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Chesapeake Bay crab population up 49 percent
By Cory Nealon | 247-4760
Finally, some good news from the Chesapeake Bay
Virginia and Maryland announced Friday the blue crab population soared to 418 million, a 49 percent increase from last year.
The boost, if sustained, could help resuscitate the bay's commercial crab industry, which has been devastated the past two decades by pollution, overfishing and disease.
The number of adult crabs in the bay this winter reached 243 million, well beyond regulators' goal of 200 million. Juvenile crabs, meanwhile, remained stagnant at 175 million a number that scientists said should grow because more female crabs will spawn this year.
Scientists credited the surge to controversial regulations including canceling the winter dredging season in Virginia implemented last year.
"It's clearly the result of our management," said Lynn Fegley, a biologist for the Maryland Department of Natural Resources.
As the population continues to grow, regulators said they will allow commercial fishermen to harvest more crab the 2008 harvest, 46.8 million pounds, is well below the 74 million pound average.
That bodes well for Virginia's watermen, whose ranks have dwindled to 3,000, a precipitous drop from the 1970s when they numbered around 8,000.
Ken Smith, president of the Virginia State Waterman's Association, said he was pleased the crab population is rising. But he questioned state officials' contention that it is largely the result of the regulations.
The crab population, Smith said, is cyclical and has a tendency to rebound on its own. There are outside factors, such as tides and wind, that may have contributed to the population spike, he said.
John M.R. Bull, a spokesman for the Virginia Marine Resources Commission, said the population study was conducted during the winter when crabs burrow into the bay's floor. Therefore, he said, it's unlikely that winds or tide played a role in the surge.
Smith also criticized the commission for limiting the fishery and not curbing pollution levels, which, according to the Chesapeake Bay Foundation, remain a major problem in the bay.
"It's easier to scapegoat the waterman than it is to take on everyone else," Smith said.
The commission is expected next month to set regulations for the upcoming crab season.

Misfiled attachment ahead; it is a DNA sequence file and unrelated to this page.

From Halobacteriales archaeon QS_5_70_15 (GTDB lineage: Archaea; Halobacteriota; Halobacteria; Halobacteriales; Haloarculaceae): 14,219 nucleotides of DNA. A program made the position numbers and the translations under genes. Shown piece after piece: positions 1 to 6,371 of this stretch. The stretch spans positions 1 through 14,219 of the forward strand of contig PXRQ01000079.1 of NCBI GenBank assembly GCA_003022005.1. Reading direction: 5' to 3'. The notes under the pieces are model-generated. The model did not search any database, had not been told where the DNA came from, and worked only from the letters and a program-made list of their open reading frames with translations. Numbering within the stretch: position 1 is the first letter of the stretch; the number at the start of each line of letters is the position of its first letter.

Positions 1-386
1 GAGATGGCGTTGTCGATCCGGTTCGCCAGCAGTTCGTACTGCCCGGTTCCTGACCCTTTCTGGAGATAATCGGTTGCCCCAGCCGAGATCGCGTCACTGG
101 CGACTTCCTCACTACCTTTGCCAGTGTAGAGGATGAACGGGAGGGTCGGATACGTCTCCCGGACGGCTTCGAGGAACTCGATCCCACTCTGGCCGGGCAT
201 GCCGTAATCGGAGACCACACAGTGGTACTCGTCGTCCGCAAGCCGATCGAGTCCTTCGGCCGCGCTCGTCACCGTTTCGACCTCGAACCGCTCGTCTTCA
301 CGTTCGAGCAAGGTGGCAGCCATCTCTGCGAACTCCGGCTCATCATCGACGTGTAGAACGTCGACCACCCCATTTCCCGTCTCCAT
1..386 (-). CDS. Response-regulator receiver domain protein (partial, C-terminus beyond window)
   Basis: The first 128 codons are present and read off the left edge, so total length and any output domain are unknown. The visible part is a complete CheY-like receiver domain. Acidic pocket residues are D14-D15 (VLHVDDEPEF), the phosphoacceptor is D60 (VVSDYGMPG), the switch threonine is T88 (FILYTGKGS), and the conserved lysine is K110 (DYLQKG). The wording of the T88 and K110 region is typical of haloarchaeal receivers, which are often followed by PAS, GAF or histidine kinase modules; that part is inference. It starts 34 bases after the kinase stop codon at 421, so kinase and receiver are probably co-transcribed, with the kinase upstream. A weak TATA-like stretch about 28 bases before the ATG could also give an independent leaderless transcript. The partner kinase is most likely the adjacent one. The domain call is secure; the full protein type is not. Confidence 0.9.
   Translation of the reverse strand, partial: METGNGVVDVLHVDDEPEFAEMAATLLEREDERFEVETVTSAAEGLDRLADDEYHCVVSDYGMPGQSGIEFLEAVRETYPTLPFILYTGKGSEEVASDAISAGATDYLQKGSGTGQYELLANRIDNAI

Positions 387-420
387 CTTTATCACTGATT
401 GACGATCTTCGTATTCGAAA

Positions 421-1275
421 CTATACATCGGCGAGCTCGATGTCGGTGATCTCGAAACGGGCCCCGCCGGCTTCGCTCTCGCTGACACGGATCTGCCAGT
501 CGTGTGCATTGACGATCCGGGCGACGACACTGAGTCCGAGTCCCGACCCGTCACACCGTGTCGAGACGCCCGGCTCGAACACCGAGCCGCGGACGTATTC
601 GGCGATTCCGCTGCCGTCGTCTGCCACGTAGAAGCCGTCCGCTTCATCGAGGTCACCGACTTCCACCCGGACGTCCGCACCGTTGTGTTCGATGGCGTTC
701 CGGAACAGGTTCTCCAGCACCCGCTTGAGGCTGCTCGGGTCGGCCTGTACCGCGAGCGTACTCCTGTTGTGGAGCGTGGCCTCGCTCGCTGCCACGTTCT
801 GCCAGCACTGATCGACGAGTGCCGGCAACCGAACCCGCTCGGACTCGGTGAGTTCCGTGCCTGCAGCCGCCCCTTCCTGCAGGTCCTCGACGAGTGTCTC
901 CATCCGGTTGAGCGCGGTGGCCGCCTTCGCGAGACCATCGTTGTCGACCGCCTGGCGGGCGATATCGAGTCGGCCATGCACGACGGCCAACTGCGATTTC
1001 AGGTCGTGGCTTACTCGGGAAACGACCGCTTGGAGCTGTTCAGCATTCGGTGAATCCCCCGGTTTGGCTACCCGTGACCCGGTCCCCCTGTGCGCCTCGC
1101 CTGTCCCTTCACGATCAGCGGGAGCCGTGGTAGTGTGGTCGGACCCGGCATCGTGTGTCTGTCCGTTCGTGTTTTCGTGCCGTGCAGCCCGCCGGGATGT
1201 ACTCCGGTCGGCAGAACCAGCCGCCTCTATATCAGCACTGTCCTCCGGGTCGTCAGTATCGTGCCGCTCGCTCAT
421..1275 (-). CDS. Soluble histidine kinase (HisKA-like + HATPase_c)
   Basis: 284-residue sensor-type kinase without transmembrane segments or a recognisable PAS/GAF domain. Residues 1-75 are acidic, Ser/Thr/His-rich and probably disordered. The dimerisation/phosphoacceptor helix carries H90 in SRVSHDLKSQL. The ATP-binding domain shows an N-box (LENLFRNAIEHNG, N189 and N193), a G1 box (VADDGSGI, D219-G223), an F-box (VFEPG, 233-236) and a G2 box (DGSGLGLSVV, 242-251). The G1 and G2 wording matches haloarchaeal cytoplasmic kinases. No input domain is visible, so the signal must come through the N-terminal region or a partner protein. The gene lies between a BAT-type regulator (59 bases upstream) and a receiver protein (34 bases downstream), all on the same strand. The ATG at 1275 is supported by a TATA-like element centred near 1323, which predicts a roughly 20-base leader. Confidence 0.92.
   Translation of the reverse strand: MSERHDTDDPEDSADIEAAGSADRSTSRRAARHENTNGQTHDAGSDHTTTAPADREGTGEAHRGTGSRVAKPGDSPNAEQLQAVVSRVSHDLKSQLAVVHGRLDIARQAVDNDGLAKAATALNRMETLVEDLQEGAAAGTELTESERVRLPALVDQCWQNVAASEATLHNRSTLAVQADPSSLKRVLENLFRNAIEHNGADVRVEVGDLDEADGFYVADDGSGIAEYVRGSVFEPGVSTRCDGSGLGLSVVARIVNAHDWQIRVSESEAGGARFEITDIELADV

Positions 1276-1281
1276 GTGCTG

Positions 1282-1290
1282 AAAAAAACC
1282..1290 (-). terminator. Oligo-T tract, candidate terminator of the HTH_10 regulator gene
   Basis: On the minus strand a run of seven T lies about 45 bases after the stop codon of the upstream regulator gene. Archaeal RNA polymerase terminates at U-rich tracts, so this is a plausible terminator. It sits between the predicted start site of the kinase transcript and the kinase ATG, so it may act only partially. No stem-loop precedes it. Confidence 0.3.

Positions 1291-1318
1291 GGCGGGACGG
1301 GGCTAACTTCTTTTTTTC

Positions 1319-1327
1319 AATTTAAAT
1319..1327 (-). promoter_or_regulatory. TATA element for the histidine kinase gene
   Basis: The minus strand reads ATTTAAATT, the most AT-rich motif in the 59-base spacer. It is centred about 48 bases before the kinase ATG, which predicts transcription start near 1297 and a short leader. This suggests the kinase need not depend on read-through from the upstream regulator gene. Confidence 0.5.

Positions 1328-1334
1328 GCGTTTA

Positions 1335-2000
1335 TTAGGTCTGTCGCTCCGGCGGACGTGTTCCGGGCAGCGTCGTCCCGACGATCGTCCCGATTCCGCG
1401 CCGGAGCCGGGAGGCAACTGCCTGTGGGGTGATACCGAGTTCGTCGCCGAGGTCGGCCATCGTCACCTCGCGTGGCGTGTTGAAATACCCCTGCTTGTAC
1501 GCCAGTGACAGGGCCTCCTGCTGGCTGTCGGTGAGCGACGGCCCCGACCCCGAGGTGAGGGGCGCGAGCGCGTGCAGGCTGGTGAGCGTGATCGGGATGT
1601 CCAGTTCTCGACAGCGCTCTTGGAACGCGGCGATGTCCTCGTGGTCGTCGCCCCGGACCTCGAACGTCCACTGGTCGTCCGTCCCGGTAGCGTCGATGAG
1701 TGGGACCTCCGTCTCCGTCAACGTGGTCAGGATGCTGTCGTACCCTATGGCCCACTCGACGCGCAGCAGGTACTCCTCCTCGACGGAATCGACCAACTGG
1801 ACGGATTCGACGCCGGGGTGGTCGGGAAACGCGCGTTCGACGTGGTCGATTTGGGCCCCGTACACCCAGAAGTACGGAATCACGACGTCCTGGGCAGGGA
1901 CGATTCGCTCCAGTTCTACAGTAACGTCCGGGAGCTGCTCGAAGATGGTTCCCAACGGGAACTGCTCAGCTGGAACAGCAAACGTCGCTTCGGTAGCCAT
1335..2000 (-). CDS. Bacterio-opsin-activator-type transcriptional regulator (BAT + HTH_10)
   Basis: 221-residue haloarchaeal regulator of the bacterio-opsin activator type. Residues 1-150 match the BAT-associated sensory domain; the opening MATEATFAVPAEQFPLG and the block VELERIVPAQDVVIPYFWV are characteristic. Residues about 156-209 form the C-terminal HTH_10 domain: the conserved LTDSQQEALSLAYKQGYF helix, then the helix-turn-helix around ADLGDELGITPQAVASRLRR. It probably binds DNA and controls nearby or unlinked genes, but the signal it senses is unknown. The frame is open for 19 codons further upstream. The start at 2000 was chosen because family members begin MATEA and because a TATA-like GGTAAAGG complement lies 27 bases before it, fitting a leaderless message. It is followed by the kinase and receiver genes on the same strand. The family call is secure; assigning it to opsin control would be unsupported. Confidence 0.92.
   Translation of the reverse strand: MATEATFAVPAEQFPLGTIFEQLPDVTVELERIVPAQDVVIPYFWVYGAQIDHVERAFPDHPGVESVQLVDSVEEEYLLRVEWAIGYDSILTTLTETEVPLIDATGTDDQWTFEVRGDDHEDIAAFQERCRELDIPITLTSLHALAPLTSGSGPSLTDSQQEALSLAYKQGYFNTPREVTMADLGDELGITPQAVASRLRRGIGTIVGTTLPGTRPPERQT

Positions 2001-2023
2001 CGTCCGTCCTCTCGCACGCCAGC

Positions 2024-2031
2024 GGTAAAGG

Jack Travelstead, the commission's fishery chief, stopped short of saying last year's regulations will remain in place. But he said the commission is "very inclined" to keep them.
That would include canceling the winter dredging season, which Travelstead estimated saved 15 million to 20 million female crabs this past winter.
The matter has been a sore point for watermen, who sued to have the ban lifted. A Norfolk judge ruled earlier this month that the commission can continue to close the season, however, it must hold annual public hearings before doing so.
The regulations also include closing the female crab season early, reducing the number of pots watermen and recreational fishers can use to catch crab, and suspending dormant licenses.
The number of licenses issued this year is 2,034, a 25 percent drop from the year before. This is largely because the commission placed approximately 600 licenses which hadn't been used since 2003 on a waiting list.
The commission will re-evaluate those licenses if the crab population continues to rebound and remains sustainable for three years, Bull said.
Last year the commission considered requiring watermen to tag their pots, which would make it easier for marine officers to spot illegal pots.
The proposal was nixed, however, because the commission said it didn't have the $300,000 required to start the program.
Blue crab population (in the millions) in the Chesapeake Bay: